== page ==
The Log Cabin Republicans, plaintiffs in the case that Phillips ruled on, said Wednesday that the group remained fully committed to defending this worldwide injunction because it is what is best for all service members.
"While we are disappointed with the court's ruling granting a temporary administrative stay, we view the decision as nothing more than a minor setback," said Dan Woods, a partner in the law firm White & Case who is representing the group it the case.
"We didn't come this far to quit now," he said in a statement, adding that the group expected the appeals court to uphold the lower court injunction against "don't ask, don't tell."
The Pentagon has already begun advising recruiting commands that they can accept openly gay and lesbian recruit candidates, according to Smith.
The guidance from the personnel and readiness office was sent to recruiting commands Friday, Smith said.
The recruiters were told that if a candidate admits that he or she is openly gay and qualifies under normal recruiting guidelines, the application can be processed. Recruiters are not allowed to ask candidates if they are gay as part of the application process.
Christian Berle, executive director of the Log Cabin Republicans, said there have not been any incidents of consequence the administration feared would occur.
"The armed forces continues to move along and succeed because it is the greatest military in the world," Berle said.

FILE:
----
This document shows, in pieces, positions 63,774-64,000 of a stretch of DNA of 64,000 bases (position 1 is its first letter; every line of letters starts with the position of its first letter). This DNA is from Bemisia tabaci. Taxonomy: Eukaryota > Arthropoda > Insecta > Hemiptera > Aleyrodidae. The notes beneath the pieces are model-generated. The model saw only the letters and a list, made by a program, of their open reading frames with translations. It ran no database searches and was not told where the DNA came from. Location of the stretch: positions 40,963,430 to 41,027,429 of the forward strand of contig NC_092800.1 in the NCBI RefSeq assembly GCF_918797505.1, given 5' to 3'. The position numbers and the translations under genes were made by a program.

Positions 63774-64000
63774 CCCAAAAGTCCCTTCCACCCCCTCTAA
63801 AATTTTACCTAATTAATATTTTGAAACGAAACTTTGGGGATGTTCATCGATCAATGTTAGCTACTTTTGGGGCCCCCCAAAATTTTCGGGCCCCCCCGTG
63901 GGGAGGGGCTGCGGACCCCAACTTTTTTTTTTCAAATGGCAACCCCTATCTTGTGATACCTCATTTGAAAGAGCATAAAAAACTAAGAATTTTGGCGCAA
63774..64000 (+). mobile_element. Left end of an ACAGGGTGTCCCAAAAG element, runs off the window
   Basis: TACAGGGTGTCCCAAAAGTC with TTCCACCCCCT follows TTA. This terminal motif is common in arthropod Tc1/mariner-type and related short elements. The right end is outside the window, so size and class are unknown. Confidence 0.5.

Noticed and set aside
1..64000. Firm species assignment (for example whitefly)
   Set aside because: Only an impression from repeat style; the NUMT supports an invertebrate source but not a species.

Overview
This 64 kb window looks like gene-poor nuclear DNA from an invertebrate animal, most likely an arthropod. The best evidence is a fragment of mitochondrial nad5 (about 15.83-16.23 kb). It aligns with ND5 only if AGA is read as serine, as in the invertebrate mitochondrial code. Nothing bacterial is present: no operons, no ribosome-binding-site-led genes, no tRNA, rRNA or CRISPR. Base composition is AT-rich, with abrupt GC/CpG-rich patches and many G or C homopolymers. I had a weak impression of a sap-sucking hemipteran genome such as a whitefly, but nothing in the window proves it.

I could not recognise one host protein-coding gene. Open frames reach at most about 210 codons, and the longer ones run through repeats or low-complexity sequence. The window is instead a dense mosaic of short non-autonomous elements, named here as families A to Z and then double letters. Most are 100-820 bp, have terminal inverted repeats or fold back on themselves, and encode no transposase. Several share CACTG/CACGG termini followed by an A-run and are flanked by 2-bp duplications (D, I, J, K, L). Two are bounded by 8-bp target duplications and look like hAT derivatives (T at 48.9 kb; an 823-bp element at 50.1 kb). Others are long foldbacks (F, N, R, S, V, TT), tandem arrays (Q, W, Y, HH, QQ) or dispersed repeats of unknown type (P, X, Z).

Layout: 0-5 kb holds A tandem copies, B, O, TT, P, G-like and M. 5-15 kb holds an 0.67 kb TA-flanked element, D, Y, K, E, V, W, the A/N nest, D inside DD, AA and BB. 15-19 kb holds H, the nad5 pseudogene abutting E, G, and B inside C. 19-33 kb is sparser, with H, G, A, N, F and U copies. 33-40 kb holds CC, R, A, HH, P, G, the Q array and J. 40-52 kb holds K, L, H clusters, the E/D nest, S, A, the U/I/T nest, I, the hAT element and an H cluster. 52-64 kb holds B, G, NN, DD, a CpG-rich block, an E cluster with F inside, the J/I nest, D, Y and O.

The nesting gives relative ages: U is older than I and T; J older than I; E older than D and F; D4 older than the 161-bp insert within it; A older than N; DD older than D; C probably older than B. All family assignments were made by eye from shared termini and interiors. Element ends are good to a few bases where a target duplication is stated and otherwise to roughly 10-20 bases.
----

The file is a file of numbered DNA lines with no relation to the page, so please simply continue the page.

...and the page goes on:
Dan Choi, an infantry officer who was discharged under the "don't ask, don't tell" policy, turned in paperwork Wednesday to re-enlist in the Army. He said the Obama administration ought not to lift a finger to defend discrimination.
"They should walk their talk," Choi said after re-enlisting.
The Obama administration has said it needs more time to work with the Pentagon to repeal the policy, blasted by critics as blatantly discriminatory.
"This president has made a commitment, and it's not a question of whether that program, whether that policy will change, but when," Obama adviser David Axelrodsaid. "We're at the end of a process with the Pentagon to make that transition, and we're going to see it through."
The arrangement worked out with the Pentagon includes a military review of how to make the transition work, which is to be completed in December. After that, Obama, the defense secretary and the Joint Chiefs chairman would have to certify that the plan won't harm the combat readiness of U.S. troops.
Obama and White House Press Secretary Robert Gates have repeatedly stressed the need for an orderly transition from the "don't ask, don't tell" policy in order to deal with myriad issues including barracks arrangements and benefits.
Speaking to a mostly young audience at the MTV, BET, CMT town hall meeting last week, Obama reaffirmed that the "policy will end and it will end on my watch."
"I agree with the basic principle that anybody who wants to serve in our armed forces and make sacrifices on our behalf, on behalf of our national security, anybody should be able to serve," he said.
At the same time, Obama said, "it has to be done in a way that is orderly," and he insisted that congressional action is needed because Congress passed a law that prohibits the president from unilaterally changing the policy.
CNN's Adam Levine, Dan Lothian and Tom Cohen contributed to this report.